The 2015 Maserati GranTurismo MC Stradale would also be set up in other race modes. To lighten the load, the rear seats had been removed while the front seats were swapped out with lightweight carbon fiber bucket seats; this would take over 200 lbs off of the weight. Seat Belts were also replaced with proper race harnesses that strapped the driver tightly into the seat. Suspension was also modified to withstand the exertions of high speed driving. Shocks were set at firm while the springs were 10% harder too. The profile of the car was lowered to give the best driver setup for racing. This edition of the MC was simply a road legal racing car and a close replica as to what Maserati had created only a few years before with such success.
Despite the car’s weight of over two tons, the 2015 Maserati GranTurismo was surprisingly responsive at high speeds and cornering. Even for an inexperienced driver, the GT obeyed the turn of the wheel and did not deviate from the racing line. The automobile would grip the tarmac like a limpet and entered and exited corners and tight bends with ease.
This would be achieved by a number of factors. First of all, the balance of the car was exceptional with the automatic having a 49/51 front to back weight ratio while the automated manual was at a ratio of 47/53. This would be due to the positioning of the transmission set over the rear axle and separated from the engine at the front axle.
Pirelli made sure the customized tires gripped the road as if it was riding on rails. The P-Zero radials had a staggered width of 245 mm in the front and 285 mm in the rear.
To round off the driving performance, the car was fitted with the latest in driver assistance that included both stability and traction control as well as anti-lock brakes. To ensure the occupants of the car experienced minimal roll within, the adaptive suspension system, ‘Skyhook’, would make continual adjustments to minimize the impact of the roads.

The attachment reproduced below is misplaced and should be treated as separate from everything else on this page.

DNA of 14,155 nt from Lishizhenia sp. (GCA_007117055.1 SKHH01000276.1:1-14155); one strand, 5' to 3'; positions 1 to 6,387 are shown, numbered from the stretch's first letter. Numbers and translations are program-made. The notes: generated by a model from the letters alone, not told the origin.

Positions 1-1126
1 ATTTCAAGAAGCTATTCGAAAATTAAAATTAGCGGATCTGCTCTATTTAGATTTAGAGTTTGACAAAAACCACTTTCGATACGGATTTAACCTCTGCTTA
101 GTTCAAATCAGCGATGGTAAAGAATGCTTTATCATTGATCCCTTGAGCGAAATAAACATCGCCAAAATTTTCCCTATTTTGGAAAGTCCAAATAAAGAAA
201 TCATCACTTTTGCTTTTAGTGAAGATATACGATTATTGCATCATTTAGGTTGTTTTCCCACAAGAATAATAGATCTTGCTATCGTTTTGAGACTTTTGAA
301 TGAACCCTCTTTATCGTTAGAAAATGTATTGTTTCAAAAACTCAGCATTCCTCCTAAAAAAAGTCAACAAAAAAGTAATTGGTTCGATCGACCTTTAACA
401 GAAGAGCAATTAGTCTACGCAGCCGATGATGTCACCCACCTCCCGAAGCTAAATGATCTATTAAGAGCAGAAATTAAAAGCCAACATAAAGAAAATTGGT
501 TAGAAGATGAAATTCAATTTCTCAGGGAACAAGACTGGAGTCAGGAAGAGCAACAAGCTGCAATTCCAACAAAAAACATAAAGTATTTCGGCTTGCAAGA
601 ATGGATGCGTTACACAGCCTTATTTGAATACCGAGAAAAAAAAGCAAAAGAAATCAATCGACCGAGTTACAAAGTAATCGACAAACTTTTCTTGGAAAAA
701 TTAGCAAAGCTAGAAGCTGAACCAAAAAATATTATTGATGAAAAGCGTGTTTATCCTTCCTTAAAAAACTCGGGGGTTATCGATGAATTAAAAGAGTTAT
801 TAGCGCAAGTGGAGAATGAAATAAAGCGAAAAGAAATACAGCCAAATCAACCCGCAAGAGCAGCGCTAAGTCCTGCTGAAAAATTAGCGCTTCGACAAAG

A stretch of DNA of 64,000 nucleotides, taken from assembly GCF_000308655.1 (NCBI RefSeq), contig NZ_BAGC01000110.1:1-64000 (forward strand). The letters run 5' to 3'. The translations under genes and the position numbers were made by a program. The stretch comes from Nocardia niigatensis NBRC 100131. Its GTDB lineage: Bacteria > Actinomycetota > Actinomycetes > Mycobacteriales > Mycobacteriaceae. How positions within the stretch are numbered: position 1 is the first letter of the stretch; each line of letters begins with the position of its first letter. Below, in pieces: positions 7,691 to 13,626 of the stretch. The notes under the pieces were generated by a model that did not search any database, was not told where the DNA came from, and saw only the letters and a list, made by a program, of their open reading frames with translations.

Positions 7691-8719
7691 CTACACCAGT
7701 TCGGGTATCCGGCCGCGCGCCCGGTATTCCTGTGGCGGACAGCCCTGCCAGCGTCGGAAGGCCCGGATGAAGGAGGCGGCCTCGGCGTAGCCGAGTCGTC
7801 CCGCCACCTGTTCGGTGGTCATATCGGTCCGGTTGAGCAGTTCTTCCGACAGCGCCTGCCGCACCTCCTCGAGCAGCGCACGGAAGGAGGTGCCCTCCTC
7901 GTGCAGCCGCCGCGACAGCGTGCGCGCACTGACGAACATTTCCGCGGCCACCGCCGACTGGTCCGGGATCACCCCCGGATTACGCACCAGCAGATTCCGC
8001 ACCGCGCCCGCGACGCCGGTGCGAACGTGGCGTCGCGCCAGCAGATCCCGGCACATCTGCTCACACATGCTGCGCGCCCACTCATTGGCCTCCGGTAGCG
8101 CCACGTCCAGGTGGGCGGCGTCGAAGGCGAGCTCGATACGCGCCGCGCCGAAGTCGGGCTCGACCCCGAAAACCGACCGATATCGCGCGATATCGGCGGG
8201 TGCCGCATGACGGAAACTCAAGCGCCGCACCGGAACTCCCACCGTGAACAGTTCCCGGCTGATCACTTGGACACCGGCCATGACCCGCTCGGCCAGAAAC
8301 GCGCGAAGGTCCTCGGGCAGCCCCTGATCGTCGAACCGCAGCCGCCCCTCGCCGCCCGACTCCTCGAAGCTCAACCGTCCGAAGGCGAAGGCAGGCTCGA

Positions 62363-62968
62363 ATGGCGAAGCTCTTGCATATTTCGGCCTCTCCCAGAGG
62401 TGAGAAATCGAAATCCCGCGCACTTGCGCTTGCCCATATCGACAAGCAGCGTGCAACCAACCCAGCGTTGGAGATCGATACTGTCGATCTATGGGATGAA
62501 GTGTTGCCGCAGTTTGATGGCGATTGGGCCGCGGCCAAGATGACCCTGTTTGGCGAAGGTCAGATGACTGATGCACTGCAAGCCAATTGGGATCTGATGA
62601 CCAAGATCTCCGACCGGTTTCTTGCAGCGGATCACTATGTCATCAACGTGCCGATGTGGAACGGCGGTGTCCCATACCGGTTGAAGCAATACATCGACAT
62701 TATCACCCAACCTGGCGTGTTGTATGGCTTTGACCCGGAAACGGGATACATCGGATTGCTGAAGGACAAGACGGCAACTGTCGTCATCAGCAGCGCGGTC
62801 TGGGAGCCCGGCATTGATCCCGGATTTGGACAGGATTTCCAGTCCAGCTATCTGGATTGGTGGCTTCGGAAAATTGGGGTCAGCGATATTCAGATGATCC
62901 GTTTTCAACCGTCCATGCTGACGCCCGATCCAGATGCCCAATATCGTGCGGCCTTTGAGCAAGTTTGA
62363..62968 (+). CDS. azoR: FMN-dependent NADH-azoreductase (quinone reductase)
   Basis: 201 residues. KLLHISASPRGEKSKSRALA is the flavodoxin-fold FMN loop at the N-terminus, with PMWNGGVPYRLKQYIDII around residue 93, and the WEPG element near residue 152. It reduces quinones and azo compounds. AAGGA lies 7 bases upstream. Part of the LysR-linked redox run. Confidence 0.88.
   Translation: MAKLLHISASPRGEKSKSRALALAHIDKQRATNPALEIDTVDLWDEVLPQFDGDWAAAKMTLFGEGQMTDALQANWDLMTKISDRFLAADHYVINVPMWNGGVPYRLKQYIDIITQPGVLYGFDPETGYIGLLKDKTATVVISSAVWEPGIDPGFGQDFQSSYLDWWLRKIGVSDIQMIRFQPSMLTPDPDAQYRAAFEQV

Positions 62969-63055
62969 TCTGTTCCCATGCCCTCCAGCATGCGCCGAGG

The interior of a 2015 Maserati GranTurismo could not be mistaken for any other as its impeccable level of elegance and sophistication was unparalleled. First of all, the front seats had been redesigned and the head rests were now integrated into the seat which also added comfort and support to the back of the driver.
Fine leather was to be found over all surfaces of the cabin as it covered the steering wheel, side panels, dash and gear stick. The headrests were also available in Alcantara suede and could be hand stitched with the trident monogram, if you so wished. Dash surfaces could be ordered in a variety of different textures, either in chrome, carbon fiber or three choices of wood finish.
Color coordination was endless as these items came in multiple variations which also included the carpets. On most models, there would be eight different tones for the leather but the Centennial editions also offered unique two tone leather that also included offering the Maserati colors of Red, Blue & white. The piping and hand stitching would be available in 13 different threads to ensure your upholstery could be delivered in any combination.
Exteriors were just as sumptuous with the bodywork now available in 21 different paints and, again, the centennial offered some unique triple layered paintwork. The canvas soft top (which could be reclined in 24 seconds and even with the car moving at under 20 mph) was available in six different tones.
The Brembo brake calipers came in eight different varieties while the wheel hubs had four different designs that could be painted in either black or bright silver.
Wired For Sound
The 2015 Maserati GranTurismo would continue with the same Infotainment system from previous years. Bose would provide the 11 Speaker Surround System that included a satellite radio that picked up Sirius Radio. The CD player could play or download music into the 33gb hard drive. Smartphones and media players could be connected to the system via Bluetooth and other auxiliary ports. Sat nav was also available through a seven inch touchscreen which stored its road information on the same hard drive. Though owners still complained about how cumbersome these systems were.
As Maserati entered their second century of operations, they were at the pinnacle of success. The Trident had truly come of age.